Keywords: Behavior, Diet, Environment, Families, Obesity, Parents

   DOI: 10.5005/jp-journals-10077-3036  |  Open Access |  How to cite  |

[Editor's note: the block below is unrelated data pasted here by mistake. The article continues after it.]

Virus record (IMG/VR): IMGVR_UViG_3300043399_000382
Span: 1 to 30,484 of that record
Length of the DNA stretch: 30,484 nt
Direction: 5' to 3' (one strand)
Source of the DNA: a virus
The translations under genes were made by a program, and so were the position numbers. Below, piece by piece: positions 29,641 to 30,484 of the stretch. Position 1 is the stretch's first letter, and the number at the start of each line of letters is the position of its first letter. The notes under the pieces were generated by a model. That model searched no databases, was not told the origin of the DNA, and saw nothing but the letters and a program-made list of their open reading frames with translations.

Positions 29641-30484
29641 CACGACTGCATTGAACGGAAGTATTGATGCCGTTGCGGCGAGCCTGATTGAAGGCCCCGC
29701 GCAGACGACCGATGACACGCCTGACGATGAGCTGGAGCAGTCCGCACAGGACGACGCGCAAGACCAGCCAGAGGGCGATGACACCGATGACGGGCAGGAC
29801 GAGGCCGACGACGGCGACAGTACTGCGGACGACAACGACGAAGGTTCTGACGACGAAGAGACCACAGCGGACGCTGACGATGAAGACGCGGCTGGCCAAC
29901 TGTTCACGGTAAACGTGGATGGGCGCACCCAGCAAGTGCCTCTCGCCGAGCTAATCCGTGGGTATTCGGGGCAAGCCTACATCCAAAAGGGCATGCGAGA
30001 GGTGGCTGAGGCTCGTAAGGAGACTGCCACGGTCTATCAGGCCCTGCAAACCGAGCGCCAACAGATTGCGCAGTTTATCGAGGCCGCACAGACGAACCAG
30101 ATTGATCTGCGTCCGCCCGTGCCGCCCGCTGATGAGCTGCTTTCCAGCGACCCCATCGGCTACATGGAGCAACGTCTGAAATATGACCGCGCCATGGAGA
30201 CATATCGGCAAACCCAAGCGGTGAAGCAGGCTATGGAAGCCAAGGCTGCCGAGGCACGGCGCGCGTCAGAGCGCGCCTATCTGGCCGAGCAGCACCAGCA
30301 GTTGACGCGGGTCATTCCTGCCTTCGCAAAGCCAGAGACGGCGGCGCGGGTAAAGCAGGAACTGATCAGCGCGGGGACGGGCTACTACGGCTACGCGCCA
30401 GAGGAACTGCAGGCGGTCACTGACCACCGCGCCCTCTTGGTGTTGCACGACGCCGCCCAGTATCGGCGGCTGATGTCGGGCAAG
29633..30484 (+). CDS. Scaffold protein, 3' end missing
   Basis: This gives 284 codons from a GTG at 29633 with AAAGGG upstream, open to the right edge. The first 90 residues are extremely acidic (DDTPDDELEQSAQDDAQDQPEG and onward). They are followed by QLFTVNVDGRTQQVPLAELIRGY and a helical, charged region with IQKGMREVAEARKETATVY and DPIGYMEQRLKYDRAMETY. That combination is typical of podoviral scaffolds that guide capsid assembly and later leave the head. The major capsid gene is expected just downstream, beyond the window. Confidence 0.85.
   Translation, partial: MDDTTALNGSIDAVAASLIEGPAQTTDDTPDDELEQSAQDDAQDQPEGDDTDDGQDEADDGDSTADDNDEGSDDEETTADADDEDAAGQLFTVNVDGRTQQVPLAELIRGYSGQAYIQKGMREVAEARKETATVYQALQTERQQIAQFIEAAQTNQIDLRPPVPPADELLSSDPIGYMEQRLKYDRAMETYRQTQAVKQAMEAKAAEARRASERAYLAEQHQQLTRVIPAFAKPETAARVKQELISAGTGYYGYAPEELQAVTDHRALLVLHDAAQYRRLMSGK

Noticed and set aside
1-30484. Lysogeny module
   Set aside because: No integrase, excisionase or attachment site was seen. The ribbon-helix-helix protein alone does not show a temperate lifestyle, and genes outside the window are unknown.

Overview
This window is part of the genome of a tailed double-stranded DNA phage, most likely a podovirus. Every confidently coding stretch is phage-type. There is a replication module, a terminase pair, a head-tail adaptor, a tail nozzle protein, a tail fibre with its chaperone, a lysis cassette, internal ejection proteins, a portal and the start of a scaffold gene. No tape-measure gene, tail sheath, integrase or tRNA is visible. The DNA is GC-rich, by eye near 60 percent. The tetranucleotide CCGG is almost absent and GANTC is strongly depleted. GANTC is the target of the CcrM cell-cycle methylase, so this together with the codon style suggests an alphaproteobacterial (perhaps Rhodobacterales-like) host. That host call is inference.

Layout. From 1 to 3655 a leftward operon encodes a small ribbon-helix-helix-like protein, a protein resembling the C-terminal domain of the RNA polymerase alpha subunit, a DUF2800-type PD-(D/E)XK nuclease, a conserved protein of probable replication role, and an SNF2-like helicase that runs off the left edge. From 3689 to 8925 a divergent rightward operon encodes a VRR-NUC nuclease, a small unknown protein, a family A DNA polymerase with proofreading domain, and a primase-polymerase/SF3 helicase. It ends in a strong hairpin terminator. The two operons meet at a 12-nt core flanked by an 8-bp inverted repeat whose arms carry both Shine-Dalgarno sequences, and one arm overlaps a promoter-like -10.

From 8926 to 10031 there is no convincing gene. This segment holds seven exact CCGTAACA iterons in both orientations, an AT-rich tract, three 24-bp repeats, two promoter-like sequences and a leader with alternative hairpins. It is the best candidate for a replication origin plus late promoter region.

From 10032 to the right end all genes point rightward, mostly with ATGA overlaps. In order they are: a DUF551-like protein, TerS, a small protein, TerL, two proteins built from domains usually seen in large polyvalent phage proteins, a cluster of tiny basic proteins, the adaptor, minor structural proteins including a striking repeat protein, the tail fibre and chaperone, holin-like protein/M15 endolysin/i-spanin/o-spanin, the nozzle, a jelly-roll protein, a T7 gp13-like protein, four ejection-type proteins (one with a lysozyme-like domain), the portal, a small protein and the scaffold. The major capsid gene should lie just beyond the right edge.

Background: Dietary behaviors are a result of social and cultural practices; consumption of sugar-rich food and beverages being no exception. The World Health Organization (WHO) sugar guideline 2015 states that adults and children should reduce their daily intake of sugar to less than 10% of their total energy and a further reduction to 5% would provide additional health benefits. In view of this, a dietary behavior change pertaining to free-sugar reduction is needed in families. Aim: To assess the dietary behavior change in families participating in a “2-week sugar challenge” in terms of their willingness to participate and adherence to the challenge and defaults. Settings and design: A 2-week sugar challenge was conducted in a residential complex in Mumbai. Materials and methods: This study consisted of a convenient sample of 30 families with children belonging to 3- to 12-year age-group, who were approached for the study. They were given a list of products to be avoided and that could be consumed. Families and individuals were assessed for willingness to participate and adherence to the challenge. Statistical analysis: Variable means, standard deviations, and percentages were analyzed. Results: Of the contacted families, more than 80% (with children aged 3–12 years) were willing to participate in the study. Of the participating families, 2.70% and 3.22% of adults and children sustained the challenge for 2 weeks, respectively. None of the families as a whole could adhere to the challenge. The mean number of days the challenge was sustained by adults and children was 2.96 (±3.79) and 3.04 (±3.77), respectively. The most common defaulted food item was “milk additives.” Conclusion: Willingness in terms of sugar challenge was high but sustainability was poor.